Sharon's Party Is Winner In Israel
Wednesday, March 29, 2006
JERUSALEM, March 28 -- The Kadima party led by acting Prime Minister Ehud Olmert won the most seats in Israel's parliamentary elections Tuesday, in a vote that hinged on his plan to draw the country's final borders through unilateral withdrawals from the Palestinian territories.
But the election, which drew one of the lowest voter turnouts in Israeli history, left Kadima with an uncertain mandate to move ahead with a program that once appeared to have clear support from Israelis.
With virtually all of the votes counted, Kadima, the centrist party that Ariel Sharon founded four months ago after evacuating Israeli settlers from the Gaza Strip, had won 28 seats in the 120-seat Knesset, Israel's parliament. Sharon remains in a coma after suffering a massive stroke in January, and Kadima's projected strength had slipped a dozen seats in pre-election opinion polls since then.
"It is up to us, all of us, to put a new stamp on the life of Israel," Olmert said to cheering supporters in a post-election call for unity.
Kadima did not win even half of the 61 seats necessary for a parliamentary majority, ensuring that Olmert will have to enlist other parties to form a coalition government. The most likely partner is the Labor Party under former union leader Amir Peretz, which finished second with 20 seats. Peretz expanded the founding Zionist movement's base in a campaign that emphasized raising the minimum wage, improving social services and pursuing negotiations with the Palestinians to end the conflict. The ultra-Orthodox Shas party finished third with 13 seats.
The results also signaled a dramatic shift within the political wing most opposed to leaving the Palestinian territories, a group now highly fragmented among sectarian, secular and religious-nationalist parties.
The Likud Party, led by former prime minister Binyamin Netanyahu, dropped further than any previous governing party, finishing in fifth place with 11 seats. Sharon led Likud to victory in the past two elections. But he left the party, long the primary sponsor of Israel's settlement movement, in November after alienating its base with his Gaza evacuation.
"The Likud has been dealt a heavy blow, the second that we have absorbed since the former head of the party left and left behind a broken, shattered movement," Netanyahu said to supporters. "We will rehabilitate our movement. We will continue on our path. We will cling to it."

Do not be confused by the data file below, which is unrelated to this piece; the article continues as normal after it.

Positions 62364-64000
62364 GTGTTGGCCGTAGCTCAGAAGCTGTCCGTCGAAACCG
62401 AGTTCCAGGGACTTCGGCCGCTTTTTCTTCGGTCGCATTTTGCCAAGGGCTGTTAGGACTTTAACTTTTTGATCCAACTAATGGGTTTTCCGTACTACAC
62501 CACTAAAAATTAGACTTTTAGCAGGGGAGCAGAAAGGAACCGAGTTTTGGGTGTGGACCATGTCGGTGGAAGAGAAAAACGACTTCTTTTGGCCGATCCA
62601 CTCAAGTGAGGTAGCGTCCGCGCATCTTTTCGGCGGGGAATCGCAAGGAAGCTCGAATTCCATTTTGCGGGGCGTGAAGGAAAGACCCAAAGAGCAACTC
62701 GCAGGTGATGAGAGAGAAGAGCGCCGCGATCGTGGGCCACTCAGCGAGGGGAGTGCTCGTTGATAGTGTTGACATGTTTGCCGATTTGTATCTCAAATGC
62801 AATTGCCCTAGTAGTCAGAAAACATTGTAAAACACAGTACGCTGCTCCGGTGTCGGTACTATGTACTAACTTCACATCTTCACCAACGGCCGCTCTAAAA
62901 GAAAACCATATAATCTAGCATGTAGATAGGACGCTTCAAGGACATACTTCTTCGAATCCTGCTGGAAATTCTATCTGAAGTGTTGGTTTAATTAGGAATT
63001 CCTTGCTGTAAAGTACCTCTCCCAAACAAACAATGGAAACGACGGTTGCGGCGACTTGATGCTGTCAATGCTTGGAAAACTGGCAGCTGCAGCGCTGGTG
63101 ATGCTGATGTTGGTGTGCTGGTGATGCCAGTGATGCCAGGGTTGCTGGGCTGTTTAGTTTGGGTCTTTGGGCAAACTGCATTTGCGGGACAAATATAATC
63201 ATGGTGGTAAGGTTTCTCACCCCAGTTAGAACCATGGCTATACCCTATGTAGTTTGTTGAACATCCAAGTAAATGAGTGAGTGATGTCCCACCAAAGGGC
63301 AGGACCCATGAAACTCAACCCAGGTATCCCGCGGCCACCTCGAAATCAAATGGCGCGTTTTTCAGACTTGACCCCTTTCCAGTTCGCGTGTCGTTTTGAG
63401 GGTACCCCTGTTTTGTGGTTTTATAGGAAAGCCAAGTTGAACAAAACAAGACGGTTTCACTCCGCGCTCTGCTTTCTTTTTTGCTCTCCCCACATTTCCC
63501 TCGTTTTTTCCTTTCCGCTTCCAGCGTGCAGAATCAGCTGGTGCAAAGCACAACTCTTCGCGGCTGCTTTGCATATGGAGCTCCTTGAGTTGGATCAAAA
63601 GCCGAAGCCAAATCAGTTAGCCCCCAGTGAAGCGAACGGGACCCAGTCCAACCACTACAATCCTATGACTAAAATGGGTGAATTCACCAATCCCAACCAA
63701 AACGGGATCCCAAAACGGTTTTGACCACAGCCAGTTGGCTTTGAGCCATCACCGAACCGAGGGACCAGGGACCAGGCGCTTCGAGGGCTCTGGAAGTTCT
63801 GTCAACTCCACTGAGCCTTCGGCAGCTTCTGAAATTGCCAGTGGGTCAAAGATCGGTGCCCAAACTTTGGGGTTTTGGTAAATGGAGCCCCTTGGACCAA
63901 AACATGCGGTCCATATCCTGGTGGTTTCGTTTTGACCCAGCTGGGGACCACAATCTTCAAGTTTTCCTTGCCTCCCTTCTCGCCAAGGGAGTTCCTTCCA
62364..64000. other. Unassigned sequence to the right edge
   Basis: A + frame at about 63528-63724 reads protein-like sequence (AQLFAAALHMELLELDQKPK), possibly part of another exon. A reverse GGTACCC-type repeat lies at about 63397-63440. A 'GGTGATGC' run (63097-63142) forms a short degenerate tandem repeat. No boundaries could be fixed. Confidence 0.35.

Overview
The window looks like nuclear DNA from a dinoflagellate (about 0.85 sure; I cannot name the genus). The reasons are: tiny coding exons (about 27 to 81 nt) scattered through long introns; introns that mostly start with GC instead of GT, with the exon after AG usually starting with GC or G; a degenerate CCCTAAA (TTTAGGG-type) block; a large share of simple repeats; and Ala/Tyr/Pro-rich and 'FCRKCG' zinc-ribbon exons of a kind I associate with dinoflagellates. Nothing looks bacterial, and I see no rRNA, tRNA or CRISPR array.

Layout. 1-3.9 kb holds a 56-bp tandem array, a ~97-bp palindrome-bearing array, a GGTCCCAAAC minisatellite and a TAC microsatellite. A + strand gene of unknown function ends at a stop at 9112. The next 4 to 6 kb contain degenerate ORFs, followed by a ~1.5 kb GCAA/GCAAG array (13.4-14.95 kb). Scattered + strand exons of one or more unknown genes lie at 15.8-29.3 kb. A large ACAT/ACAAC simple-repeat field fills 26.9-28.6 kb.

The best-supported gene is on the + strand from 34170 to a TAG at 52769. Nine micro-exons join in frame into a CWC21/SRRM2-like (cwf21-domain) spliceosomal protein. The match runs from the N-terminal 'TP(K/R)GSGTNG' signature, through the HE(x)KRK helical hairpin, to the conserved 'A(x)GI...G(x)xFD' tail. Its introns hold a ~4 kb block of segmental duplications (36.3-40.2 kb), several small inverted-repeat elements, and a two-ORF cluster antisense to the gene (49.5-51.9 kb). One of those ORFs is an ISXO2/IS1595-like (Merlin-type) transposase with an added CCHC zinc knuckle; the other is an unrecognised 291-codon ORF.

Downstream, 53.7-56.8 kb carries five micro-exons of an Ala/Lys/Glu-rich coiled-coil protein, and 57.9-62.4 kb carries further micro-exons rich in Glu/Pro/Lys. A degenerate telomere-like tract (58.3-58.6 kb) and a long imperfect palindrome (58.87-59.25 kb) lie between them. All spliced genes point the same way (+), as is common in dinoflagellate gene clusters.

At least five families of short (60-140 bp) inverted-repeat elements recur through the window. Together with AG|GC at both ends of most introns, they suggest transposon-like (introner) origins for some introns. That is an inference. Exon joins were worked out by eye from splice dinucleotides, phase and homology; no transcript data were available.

The party Israel Is Our Home finished with 12 seats, making it the largest nationalist faction. The party is led by Avigdor Lieberman, an immigrant from Moldova who proposes redrawing Israel's border to exclude roughly 150,000 of the Jewish state's Arab citizens. His message attracted Israel's large bloc of Russian-speaking voters, who have traditionally supported Sharon.
"This is just the beginning of the future fight for Israel," Lieberman said to supporters. "I am proud that we have just become the largest party in the nationalist camp, and I am certain that next time we will be the ruling party."
Only 63.2 percent of Israel's roughly 5 million eligible voters cast ballots after a low-energy campaign that belied the pressing questions facing the next government. The next prime minister must determine Israel's new relationship with the Palestinian Authority, now led by the radical Islamic group Hamas, and decide how to proceed on matters of peace.
Olmert, a 60-year-old lawyer and former Jerusalem mayor, outlined plans to withdraw from scattered West Bank settlements and draw Israel's border roughly along the line of the separation barrier due to be completed next year. Jerusalem and the largest settlement blocs would remain in Israel's hands under Olmert's plan, which he said he intends to carry out before the end of his four-year term.